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7 Reasons to Try Mindfulness for Chronic Pain

Chronic pain affects many disabled people. It can be frustrating if you live with pain that’s hard to control. Physical therapy, painkillers, and lifestyle changes aren’t always enough. If you’re struggling, you may find mindfulness meditation helpful.

Here are benefits of mindfulness for pain relief.

7. Mindfulness Alleviates Stress

It’s hard to live a low-stress life if you’re living with chronic physical pain. Researchers have found that chronic pain and chronic stress go hand in hand.

Living under high levels of stress isn’t healthy. Too much stress can weaken your immune system. It can also cause high blood pressure, fatigue, heart disease, and more. Chronic pain is hard enough, and these issues only make things worse.

The good news is that mindfulness can help. Even doing it briefly can change your psychological and neuroendocrine responses to stress. An excellent article by Maria Meneses titled “Cultivate Mindfulness at Home: Stress-Reduction for the Whole Family” provides useful advice on how mindfulness can reduce both mental and physical stress.

6. It Fights Depression

Many people with chronic pain also experience depression. Depression can worsen pain, and pain can worsen depression. The link is so strong that doctors usually check for depression when diagnosing chronic pain.

Medication and talk therapy can help with depression, but they don’t always cure it. Mindfulness can also help.

5. It Encourages Acceptance

Nobody enjoys pain. However, accepting your pain situation can help make your life more peaceful.

Accepting pain doesn’t mean that you like what’s happening. Instead, it means that you accept reality. Research finds that accepting negative experiences without judgment helps the impact fade faster.

Tara Brach, a contemporary Buddhist teacher and psychologist, wrote the book Radical Acceptance to explain how this works. She writes “The boundary to what we can accept is the boundary to our freedom.”

4. Mindfulness Fights the 3 Big Components of Pain

Researchers have found 3 components of pain:

  1. Physical sensations
  2. Emotional response to the sensations
  3. Social effects of the experience

Mindfulness can help you understand the distinctions between them. This can lessen the difficulty related to your pain.

This can help you build a healthy attitude in the face of pain.

3. Research Shows It Works

Researchers have found good results from mindfulness. One especially helpful study traces the neurological workings of pain and how mindfulness fights it.

However, that doesn’t mean that mindfulness cures everything. Researchers are still studying how it works. While it can’t fix everything, we have proof that it helps.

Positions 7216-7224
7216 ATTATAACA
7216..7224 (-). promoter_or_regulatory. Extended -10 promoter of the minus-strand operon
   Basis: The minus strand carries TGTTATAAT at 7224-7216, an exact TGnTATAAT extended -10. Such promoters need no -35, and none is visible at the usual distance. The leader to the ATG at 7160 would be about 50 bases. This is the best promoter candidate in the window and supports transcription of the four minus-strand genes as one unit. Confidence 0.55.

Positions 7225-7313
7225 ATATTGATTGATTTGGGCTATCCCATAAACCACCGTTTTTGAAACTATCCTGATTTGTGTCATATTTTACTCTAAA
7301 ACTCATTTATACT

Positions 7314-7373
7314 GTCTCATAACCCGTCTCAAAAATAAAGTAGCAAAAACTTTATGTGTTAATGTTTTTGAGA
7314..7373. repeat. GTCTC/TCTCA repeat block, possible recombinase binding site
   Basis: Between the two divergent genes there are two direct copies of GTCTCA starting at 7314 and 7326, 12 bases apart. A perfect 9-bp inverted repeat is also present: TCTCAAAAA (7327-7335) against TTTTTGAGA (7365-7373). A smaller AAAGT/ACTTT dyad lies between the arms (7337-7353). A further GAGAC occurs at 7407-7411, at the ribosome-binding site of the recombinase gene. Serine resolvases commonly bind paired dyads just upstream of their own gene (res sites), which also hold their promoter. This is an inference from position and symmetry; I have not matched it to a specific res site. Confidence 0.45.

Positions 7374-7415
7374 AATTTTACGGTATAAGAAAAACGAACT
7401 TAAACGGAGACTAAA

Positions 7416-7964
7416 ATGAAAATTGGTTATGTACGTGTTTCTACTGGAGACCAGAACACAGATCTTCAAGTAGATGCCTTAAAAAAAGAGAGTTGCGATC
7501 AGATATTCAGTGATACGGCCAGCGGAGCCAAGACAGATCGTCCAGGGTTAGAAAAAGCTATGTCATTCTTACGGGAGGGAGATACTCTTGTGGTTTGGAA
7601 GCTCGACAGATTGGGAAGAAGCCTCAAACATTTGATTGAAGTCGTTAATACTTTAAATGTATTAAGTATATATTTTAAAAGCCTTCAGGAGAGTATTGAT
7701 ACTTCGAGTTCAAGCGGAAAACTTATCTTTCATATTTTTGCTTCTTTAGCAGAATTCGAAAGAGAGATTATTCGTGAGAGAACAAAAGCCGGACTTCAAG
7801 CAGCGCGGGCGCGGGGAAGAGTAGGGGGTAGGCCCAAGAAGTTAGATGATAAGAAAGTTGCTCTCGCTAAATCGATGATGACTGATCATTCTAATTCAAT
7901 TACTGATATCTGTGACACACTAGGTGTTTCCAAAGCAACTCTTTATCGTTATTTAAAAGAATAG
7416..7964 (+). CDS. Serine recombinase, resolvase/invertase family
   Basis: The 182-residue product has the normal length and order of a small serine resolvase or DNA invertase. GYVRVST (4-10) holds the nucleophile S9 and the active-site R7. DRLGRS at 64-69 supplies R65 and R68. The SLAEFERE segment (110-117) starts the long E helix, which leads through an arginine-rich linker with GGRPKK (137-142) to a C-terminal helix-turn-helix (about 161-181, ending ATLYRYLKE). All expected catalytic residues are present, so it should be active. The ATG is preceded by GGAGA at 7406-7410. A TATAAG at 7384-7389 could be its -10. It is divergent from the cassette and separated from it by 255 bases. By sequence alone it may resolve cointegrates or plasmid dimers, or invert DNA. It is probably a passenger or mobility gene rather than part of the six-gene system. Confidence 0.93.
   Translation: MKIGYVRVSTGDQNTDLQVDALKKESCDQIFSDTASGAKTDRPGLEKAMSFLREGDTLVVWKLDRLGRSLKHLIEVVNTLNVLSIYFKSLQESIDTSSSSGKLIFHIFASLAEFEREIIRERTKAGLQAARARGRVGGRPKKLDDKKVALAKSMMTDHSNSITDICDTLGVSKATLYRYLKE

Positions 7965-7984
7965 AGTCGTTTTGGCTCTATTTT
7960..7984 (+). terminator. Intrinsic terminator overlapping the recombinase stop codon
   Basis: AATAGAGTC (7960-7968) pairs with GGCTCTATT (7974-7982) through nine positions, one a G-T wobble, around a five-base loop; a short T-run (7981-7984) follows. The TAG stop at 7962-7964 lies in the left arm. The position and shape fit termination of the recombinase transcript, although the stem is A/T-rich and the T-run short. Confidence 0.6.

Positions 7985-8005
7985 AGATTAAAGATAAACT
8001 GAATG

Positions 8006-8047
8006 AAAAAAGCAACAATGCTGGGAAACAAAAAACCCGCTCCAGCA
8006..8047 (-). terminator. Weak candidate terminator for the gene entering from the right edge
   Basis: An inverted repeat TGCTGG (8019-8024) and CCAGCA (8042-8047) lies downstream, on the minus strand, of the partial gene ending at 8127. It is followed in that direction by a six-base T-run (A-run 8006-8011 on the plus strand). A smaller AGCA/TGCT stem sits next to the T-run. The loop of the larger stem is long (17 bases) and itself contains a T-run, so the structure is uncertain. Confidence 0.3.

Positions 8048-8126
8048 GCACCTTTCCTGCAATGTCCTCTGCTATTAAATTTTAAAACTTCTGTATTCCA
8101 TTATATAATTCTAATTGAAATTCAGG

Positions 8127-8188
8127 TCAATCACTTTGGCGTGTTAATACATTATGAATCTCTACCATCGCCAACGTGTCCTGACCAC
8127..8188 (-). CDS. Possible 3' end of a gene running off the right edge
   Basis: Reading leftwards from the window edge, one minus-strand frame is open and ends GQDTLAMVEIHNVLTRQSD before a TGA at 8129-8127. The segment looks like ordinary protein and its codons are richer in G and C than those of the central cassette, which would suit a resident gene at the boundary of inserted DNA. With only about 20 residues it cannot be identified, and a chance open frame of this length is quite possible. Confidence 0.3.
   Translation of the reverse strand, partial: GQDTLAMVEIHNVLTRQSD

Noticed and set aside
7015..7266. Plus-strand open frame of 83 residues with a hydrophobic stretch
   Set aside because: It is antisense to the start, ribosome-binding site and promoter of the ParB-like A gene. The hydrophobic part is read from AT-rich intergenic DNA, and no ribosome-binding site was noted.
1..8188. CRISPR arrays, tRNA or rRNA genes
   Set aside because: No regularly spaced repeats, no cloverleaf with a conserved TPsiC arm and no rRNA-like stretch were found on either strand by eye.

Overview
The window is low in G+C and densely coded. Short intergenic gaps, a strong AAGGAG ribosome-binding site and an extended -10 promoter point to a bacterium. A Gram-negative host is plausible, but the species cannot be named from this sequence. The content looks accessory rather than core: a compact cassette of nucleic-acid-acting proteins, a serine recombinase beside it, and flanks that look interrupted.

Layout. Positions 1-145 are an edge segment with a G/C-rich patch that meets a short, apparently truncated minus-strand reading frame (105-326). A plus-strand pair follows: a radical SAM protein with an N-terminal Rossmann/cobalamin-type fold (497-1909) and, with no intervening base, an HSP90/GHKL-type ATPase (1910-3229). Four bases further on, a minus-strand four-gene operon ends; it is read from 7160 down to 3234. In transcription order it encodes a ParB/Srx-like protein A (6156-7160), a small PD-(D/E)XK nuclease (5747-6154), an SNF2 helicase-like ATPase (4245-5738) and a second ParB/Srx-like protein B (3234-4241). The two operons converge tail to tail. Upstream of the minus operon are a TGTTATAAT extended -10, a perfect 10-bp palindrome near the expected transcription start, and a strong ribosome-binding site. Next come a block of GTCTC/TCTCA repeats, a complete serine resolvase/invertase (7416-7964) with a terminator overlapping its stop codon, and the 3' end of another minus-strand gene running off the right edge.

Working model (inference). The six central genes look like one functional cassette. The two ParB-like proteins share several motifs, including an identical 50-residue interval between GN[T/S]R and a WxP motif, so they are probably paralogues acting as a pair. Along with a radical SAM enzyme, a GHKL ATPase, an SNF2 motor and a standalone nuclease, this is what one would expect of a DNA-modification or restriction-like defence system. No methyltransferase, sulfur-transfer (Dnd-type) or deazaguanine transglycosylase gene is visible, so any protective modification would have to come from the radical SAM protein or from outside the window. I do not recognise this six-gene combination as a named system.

2. It Changes How Your Brain Perceives Pain

Mindfulness alters the brain.

In 2011, researchers studied how people experience pain. People who meditated had more activity in brain regions linked to processing physical pain. They also had less activity in regions related to emotion, appraisal, and memory.

Around 100 million Americans suffer from some type of pain.

1. Mindfulness can be Practiced Anywhere, Anytime

Medication and physical therapy cost money and aren’t always accessible. Mindfulness is always an option.

You can work on mindfulness anywhere. Whether you’re sitting in a work meeting, picking up the kids at school, or relaxing at home, you can work on it.

Every mind is different. Thus, it may take some time to find which approach works best for you. If you’re in pain, it may take some practice to figure out what helps you feel better.

Talk to your doctor about how to treat chronic pain. Mindfulness can become part of your pain management plan. It can’t fix everything, but it just might make a world of difference.

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1 thought on “7 Reasons to Try Mindfulness for Chronic Pain”

  1. I never knew mindfulness had such huge cognitive benefits! I’m curious about why it works that way.

    It reminds me of this article I found the other day. It suggests that a better understanding of your body’s internal signals could help reduce your stress response. I wonder if the sympathetic nervous system is involved?

    Of course, I know very little about biology, so I’m sure a scientist could come up with more insights.

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